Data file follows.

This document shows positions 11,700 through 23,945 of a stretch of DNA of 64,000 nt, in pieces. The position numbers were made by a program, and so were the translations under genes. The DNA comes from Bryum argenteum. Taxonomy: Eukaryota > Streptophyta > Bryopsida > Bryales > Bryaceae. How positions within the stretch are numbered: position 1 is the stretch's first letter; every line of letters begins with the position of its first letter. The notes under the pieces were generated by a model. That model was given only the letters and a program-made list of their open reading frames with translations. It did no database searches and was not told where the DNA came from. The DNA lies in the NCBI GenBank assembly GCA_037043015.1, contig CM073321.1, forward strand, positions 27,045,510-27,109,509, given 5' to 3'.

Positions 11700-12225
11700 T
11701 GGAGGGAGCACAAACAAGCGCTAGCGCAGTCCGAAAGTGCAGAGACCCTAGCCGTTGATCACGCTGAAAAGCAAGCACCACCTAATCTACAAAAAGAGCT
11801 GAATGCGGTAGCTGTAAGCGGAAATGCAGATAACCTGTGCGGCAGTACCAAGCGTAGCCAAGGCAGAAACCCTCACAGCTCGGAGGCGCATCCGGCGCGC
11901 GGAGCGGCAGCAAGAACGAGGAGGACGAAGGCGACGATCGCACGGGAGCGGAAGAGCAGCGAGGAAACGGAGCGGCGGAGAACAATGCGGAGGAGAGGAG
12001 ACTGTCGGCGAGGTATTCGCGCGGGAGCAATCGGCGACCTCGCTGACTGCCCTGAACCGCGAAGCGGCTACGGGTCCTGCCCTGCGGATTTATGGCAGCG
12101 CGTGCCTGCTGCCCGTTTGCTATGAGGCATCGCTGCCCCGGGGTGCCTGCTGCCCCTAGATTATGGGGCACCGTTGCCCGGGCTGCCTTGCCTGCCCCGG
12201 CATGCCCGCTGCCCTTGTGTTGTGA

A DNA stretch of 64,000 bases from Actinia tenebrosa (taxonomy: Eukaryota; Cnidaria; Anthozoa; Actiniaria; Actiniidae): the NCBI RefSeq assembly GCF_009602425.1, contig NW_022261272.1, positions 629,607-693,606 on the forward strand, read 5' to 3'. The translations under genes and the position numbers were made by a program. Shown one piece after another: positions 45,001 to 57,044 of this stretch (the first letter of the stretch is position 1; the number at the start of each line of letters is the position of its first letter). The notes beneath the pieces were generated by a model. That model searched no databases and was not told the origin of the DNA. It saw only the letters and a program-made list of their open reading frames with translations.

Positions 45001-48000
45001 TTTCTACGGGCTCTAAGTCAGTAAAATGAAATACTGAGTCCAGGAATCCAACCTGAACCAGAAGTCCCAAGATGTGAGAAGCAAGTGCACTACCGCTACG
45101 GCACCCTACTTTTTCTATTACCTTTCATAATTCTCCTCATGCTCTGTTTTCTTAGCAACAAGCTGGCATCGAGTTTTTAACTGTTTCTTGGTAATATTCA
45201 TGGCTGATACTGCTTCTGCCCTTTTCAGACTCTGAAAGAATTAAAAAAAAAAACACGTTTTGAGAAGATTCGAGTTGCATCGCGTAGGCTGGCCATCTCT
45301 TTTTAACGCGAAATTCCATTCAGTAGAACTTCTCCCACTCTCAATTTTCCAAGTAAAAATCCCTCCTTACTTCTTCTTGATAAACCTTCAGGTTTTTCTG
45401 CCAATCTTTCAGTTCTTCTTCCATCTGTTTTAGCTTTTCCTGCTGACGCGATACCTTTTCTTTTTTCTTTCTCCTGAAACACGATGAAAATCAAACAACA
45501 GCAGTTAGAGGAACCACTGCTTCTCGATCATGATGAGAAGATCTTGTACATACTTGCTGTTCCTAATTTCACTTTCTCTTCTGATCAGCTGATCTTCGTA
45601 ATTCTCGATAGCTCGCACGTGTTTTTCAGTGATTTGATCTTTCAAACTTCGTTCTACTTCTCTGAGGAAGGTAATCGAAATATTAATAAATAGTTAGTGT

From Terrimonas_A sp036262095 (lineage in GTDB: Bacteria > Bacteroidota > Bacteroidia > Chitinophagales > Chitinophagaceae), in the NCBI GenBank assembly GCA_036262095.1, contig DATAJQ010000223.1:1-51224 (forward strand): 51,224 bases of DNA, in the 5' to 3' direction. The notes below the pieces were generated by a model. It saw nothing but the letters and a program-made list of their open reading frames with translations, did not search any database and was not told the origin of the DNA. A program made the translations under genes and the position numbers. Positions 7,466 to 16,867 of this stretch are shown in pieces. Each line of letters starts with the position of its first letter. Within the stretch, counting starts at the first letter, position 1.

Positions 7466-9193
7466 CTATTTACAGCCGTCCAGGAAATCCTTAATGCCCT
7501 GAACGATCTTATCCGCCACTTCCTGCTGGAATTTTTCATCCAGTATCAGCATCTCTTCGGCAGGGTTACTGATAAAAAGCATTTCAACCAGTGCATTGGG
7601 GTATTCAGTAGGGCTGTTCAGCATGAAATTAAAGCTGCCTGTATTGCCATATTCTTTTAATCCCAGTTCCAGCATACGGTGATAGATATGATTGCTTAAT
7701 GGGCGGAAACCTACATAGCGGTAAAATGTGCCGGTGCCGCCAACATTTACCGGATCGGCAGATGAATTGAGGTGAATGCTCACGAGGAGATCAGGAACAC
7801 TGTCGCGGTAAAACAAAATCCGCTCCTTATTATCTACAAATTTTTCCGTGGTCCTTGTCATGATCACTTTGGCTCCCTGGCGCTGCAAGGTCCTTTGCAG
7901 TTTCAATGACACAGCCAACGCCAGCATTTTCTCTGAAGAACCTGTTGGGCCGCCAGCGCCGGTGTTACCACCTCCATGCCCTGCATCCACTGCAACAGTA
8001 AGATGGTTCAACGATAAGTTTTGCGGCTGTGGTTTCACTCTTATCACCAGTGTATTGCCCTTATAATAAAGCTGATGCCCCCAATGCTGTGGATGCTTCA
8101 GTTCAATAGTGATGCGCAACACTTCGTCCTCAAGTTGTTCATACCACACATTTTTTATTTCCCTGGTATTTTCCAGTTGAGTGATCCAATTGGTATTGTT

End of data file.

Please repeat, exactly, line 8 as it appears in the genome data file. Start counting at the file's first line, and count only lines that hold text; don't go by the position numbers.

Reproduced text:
12101 CGTGCCTGCTGCCCGTTTGCTATGAGGCATCGCTGCCCCGGGGTGCCTGCTGCCCCTAGATTATGGGGCACCGTTGCCCGGGCTGCCTTGCCTGCCCCGG